If detected but not accounted for, could give a false positive radiation reading. Some scientists have questioned whether the high readings this reporter has recorded were actually the result of radon progeny.
Dr. Mark Bandstra is one of them. A member of the U.C. Berkeley Radiological Air and Water Monitoring Team in the Nuclear Engineering Department, Bandstra has declared that detecting Fukushima radiation here as “impossible” despite evidence to the contrary produced by his own department. That hasn’t prevented him from dismissing radiation finds.
“I applaud you for your efforts to measure radiation and inform the public — this is definitely a needed service that you are providing,” Bandstra wrote May 15, 2011. “Basically, the levels in the rain and air from radionuclides in Japan cannot be reliably detected using your methods, and you are probably measuring natural radioactivity from radon progeny.”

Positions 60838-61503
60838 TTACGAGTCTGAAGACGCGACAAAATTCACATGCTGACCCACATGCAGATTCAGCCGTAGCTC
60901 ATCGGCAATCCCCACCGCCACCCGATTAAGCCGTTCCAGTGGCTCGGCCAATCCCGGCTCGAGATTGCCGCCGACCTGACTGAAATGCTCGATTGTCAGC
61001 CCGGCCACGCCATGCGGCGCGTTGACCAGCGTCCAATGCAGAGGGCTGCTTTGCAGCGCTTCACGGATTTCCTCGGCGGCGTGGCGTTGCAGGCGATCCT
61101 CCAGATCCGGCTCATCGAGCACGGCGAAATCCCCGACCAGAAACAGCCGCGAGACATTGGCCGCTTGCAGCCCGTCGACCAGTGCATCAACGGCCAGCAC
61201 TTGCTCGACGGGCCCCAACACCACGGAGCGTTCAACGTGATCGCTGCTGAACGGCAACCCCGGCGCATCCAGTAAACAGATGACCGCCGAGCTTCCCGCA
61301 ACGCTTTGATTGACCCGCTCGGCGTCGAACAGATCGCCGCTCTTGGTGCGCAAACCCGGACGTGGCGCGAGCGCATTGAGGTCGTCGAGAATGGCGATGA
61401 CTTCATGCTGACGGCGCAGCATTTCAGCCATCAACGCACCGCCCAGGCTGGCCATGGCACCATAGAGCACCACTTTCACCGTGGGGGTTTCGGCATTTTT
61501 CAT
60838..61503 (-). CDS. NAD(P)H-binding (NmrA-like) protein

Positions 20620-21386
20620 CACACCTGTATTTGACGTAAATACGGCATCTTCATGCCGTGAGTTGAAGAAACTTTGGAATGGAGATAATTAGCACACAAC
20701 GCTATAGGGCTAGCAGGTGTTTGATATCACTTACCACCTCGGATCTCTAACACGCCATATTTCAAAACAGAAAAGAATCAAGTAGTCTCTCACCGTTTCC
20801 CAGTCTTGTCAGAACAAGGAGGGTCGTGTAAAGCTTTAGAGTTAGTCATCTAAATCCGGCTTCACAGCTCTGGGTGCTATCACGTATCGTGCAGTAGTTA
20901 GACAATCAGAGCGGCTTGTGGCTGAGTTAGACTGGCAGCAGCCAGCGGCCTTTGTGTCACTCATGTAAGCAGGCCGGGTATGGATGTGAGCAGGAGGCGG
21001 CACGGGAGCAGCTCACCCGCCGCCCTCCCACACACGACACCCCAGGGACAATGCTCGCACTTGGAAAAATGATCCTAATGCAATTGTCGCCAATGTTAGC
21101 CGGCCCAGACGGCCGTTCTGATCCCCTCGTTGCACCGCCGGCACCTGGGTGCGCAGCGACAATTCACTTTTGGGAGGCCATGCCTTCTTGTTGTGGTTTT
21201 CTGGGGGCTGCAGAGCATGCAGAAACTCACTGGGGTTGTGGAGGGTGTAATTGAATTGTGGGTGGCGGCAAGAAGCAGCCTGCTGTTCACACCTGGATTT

The California Department of Health Services, as it was then called in 1999, conducted a yearlong investigation into the radon levels of 99 Santa Monica residences and released the results March 14 of that year. CDHS found that the radon readings were so minute that the department didn’t even suggest further testing of buildings or homes in the seaside town.
This was not news to the local officials who were well aware that the city sits in a structural depression filled with alluvium and didn’t have the geologic features that would produce radon. In addition, Santa Monica’s predominant wind direction, which dictates much of what will be in the wind, is from the ocean not from upwind land seeping radon gas.
A detailed “Radon Potential Zone Map for Southern Los Angeles County, California” created by the California Geological Survey in January 2005 confirms that Radiation Station Santa Monica doesn’t appear near any possible radon or radon daughters source.
Bandstra did not respond to a request for comment about these radon progeny-free findings.
HEPA filters may also be effective in capturing ‘buckyballs,’ geodesic dome-shaped structures which is spherical with multiple flat sides. Strong evidence suggests that these hearty radioactive Uranium-60 nanoparticles have spanned the Pacific quickly with their concentrations rising.
That evidence includes Radiation Station – Santa Monica’s hot HEPA filter readings and the EPA’s high beta readings in Los Angeles. Our radiation station is a little over a mile from the Pacific shoreline. Downtown Los Angeles is over 13 miles away from the sea.